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Belarusian-Cypriot National Charged by US for Operating Unlicensed Crypto Exchange BTC-e

A Belarusian and Cypriot national have been accused of operating an unlicensed cryptocurrency exchange, BTC-e, and engaging in a money laundering conspiracy within the United States, as per the Department of Justice (DOJ).

Aliaksandr Klimenka and Alexander Vinnik were purportedly in control of the digital currency exchange BTC-e, along with others, from 2011 to July 2017. While BTC-e primarily targeted the Russian market, it had servers located in the US. The report alleges that the exchange enabled transactions for cybercriminals worldwide, facilitating a wide range of crimes, including computer hacking, fraud, identity theft, tax refund fraud schemes, public corruption, and drug trafficking.

As of now, Klimenka is in custody, having been arrested in Latvia in December 2023, and he made an appearance in San Francisco recently. If found guilty, Klimenka could potentially face a maximum prison sentence of 25 years.

The Justice Department’s Office of International Affairs revealed that it collaborated closely with the Latvian government to secure Klimenka’s arrest. Allegedly, Klimenka also had control over the technology firm Soft-FX and the financial firm FX Open.

In May 2023, CNN reported that lawyers representing Alexander Vinnik, the Russian money launderer, were actively advocating for his inclusion in a potential prisoner exchange between the US and Russia. This exchange would involve detained Wall Street Journal reporter Evan Gershkovich. Vinnik had previously been extradited from France to California in 2022.

No KYC Verification in Place

The Department of Justice (DOJ) stated, “Despite conducting significant business in the United States, BTC-e purportedly operated without registering as a money services business with the U.S. Department of the Treasury. It lacked essential components, including an anti-money laundering framework, a system for proper ‘know your customer’ or ‘KYC’ verification, and an anti-money laundering program, all of which are mandated by federal law.”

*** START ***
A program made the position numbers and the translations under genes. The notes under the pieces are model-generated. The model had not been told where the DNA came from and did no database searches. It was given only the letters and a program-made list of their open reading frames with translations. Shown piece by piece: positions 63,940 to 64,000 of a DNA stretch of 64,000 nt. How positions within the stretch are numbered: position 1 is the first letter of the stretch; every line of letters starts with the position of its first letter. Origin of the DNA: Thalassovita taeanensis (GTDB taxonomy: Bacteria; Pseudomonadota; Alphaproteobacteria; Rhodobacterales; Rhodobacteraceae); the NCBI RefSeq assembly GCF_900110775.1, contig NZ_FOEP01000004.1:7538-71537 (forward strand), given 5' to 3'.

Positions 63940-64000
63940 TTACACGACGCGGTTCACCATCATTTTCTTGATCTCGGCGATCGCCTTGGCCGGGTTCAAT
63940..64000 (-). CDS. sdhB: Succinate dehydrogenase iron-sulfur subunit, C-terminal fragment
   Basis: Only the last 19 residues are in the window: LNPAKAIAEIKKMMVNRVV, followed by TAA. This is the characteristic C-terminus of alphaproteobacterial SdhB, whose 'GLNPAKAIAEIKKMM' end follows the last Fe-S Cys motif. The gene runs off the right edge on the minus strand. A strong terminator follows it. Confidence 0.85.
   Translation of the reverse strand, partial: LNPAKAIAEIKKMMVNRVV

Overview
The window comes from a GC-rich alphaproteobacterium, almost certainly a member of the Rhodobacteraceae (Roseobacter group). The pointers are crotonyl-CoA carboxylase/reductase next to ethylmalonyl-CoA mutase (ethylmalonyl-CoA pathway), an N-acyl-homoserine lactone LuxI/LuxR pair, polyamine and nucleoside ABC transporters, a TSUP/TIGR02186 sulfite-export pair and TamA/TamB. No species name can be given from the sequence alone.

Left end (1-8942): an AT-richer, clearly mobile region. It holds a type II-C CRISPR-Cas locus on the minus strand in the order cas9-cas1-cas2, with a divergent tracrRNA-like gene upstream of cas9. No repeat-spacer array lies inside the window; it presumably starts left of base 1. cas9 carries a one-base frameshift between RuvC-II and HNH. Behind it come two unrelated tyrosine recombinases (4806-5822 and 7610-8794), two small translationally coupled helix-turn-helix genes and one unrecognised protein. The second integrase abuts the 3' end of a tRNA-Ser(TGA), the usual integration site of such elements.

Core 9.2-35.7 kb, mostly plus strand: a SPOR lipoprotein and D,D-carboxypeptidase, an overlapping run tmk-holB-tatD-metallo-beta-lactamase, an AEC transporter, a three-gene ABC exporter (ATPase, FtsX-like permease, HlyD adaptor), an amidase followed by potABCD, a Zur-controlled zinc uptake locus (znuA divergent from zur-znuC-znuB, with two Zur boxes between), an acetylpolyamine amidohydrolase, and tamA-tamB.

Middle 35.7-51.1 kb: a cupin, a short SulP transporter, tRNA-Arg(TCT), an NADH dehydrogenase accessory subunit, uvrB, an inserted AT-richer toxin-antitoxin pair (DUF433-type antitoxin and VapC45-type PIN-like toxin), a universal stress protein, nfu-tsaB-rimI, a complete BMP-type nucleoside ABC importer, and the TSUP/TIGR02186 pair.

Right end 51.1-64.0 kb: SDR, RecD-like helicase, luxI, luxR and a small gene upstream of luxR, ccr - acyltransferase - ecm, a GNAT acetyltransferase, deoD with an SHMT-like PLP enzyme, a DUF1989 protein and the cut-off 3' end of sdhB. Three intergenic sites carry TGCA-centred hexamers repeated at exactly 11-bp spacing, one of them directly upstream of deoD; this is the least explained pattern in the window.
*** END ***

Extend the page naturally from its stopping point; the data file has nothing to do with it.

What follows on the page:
In the U.S. cryptocurrency industry, KYC checks involve the process of confirming a customer’s identity to ensure compliance with regulatory requirements. Typically, this entails providing personal information such as name, address, and identification documents like a driver’s license or passport when creating an account on a cryptocurrency exchange or platform. KYC serves as a critical safeguard against money laundering, fraud, and other illicit activities within the cryptocurrency space.

US Cracking Down on Crypto Exchanges

Recently, U.S. authorities have intensified their efforts to combat illicit activities within cryptocurrency markets, particularly focusing on exchanges operating in North America that do not adhere to legal requirements.

Notably, the U.S. Securities and Exchange Commission (SEC) has accused cryptocurrency exchanges such as Binance and Coinbase of various violations, including offering unregistered securities to their customers. Coinbase’s Chief Legal Officer, Paul Grewal, has openly criticized the U.S. Government Accountability Office (GAO) following its recent report, which described cryptocurrencies as a means for foreign entities to evade sanctions. Legal disputes between both exchanges and the SEC are currently ongoing.

There is growing concern that the strong push by U.S. lawmakers for stringent cryptocurrency regulations may lead businesses in the industry to move their operations overseas. This concern is highlighted in a 2024 market outlook report from ETP provider 21Shares, as reported by Julia Smith from Cryptonews.

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I want to save money. Will cryptocurrency work?

Cryptocurrency is essentially virtual money that operates in a decentralized manner, not through a bank but directly on multiple independent computers.

Every cryptocurrency has two main components: the units of digital exchange called “coins” and the network within which the exchange takes place. These units can be transferred between wallets and exchanged on exchanges. The networks in which these coins exist are called blockchains, which translates to “chains of blocks.”

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